Three years ago I had an idea. A bad idea. Sick of being tethered to a scale, to the idea that I had to weigh everything in my life, I smashed my scale and declared myself free. It was fun and liberating at first. I went to restaurants and ordered whatever I wanted. I drank wine with no inhibition. I went out for wings, ate cake at parties, you know, all of the things normal people do.
But I’m not normal. I can’t be normal. Ever. Like an addict or an alcoholic, I will forever need to be in check. So what happened during this three-year foodfest? Well, my clothes grew tighter, my breath shorter, and my confidence began to fall away like a dandelion gone to seed. Suddenly, I was becoming the worst version of me again. I was growing heavy, hiding from the world, unable or unwilling to do things with my kids, my husband, my friends. Because for some, fat is okay, fat is livable, fat is survivable. For me it is not.
I think about that girl, the one in my book, me at 21, 22. Fat, really fat, and stuck in a web of my own doing. For me, fat is a death sentence, a lack of options, a tapeworm with unlimited resources. It’s important to understand what I mean by fat. I’m not talking chunky, overweight, or even hefty. The numbers I’m talking about are much bigger and louder than most people will ever realize. In fact, I often half-joke that my goal weight is often the starting point for others. And I was going back there again, that place. That dark place where nothing good lives.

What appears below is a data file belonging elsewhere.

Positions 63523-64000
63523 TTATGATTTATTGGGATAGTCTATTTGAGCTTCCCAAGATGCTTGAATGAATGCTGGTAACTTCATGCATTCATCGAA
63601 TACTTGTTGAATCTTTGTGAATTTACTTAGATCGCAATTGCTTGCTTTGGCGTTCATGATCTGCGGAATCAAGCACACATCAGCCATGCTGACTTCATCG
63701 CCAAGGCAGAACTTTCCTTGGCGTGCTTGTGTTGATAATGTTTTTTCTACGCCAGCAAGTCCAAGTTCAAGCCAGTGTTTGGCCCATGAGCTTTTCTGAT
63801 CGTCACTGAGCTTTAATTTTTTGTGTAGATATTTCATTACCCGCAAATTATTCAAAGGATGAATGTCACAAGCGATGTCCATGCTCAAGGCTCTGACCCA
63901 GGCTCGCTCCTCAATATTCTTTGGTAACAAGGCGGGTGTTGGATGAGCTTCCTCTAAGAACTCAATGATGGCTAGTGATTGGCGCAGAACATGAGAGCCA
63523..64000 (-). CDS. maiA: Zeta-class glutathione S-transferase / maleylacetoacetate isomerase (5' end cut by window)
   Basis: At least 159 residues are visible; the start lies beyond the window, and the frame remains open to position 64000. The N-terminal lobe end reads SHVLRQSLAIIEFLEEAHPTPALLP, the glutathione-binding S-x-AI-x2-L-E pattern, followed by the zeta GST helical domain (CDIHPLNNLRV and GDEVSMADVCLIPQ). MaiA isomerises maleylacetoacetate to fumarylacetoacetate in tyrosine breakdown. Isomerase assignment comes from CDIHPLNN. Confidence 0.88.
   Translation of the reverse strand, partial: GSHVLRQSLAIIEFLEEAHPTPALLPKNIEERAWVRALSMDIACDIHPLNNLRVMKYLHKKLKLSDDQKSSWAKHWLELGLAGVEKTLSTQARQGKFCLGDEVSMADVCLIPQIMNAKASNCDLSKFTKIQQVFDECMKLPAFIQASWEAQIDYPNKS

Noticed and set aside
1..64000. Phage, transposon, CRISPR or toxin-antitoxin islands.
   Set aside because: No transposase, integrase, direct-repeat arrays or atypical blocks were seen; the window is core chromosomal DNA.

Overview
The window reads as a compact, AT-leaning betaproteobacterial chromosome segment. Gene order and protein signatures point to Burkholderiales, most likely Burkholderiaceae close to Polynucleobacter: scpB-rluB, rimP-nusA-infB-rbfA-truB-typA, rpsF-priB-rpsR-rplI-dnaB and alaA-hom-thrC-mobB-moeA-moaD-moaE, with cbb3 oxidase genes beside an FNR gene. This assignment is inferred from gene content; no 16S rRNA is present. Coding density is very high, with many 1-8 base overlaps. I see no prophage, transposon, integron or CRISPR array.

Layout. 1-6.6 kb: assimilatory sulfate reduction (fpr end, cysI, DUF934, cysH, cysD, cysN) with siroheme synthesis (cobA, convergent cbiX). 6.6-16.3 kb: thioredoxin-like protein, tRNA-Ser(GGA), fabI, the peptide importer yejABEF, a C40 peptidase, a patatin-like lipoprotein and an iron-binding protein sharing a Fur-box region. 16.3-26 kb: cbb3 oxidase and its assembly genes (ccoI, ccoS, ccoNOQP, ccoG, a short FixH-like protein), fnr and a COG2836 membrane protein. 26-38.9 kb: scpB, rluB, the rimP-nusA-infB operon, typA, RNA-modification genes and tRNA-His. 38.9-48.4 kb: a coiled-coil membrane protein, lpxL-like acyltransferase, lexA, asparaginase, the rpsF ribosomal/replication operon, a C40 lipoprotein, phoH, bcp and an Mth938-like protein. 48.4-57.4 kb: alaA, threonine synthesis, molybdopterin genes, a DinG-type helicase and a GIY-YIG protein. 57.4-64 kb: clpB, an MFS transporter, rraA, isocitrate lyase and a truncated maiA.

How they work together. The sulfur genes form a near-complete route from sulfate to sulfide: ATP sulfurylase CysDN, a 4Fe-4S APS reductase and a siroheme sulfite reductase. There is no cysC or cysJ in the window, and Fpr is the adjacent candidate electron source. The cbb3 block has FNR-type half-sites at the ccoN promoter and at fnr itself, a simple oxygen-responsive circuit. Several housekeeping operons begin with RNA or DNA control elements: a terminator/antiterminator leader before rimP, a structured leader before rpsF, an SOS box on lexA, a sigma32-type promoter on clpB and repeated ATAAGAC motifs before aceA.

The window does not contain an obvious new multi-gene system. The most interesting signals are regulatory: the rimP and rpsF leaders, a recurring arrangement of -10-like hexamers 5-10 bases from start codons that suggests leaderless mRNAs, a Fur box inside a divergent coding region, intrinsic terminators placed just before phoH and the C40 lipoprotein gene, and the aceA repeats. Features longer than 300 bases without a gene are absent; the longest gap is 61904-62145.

On July 17th, 2015, I had enough (again). As I did all of those years ago, while living the story in my memoir, Fat Girl, Skinny, I simply woke up and said, “That’s it” (again). Now, here I am (again). Weighing myself every day, counting calories, tracking exercise, weighing meals. Every single part of my life is measured. Everything is accounted for. Every part of my life is weighed (again). I cannot take one step without it counting for something. And now, fifty pounds lighter, my life is slowly being reclaimed.
So my experiment was a failure. It was fun, and I enjoyed every single ounce of those fifty pounds, but like an addict, I cannot simply give myself over to my vice. It has taken me seventeen years to finally get it. To realize that I cannot trust myself. It has taken me the same fifty or sixty pounds to get it. Being thin doesn’t fix everything, for many people it doesn’t fix anything. But being fat, being overweight, being obese, is toxic for me. It changes me, changes who I am. I’m not thin, by any means, but I’m at a place now (again) where I feel okay about my health and my body. I can run with my kids in the yard, shop at “regular” clothing stores, and be myself again.
It saddens me that I can’t be trusted to exist without weights and measures. It saddens me that my daughters will know this uncontrolled version of me. But it’s my reality, and I must accept it. So, my experiment failed. But my life will not. I will keep going, keep pushing that rock, because it’s worth it. Every giggle from my girls, every touch of my husband’s hand, it’s all the good stuff, and that tastes better than any cake. (well, maybe not any cake…)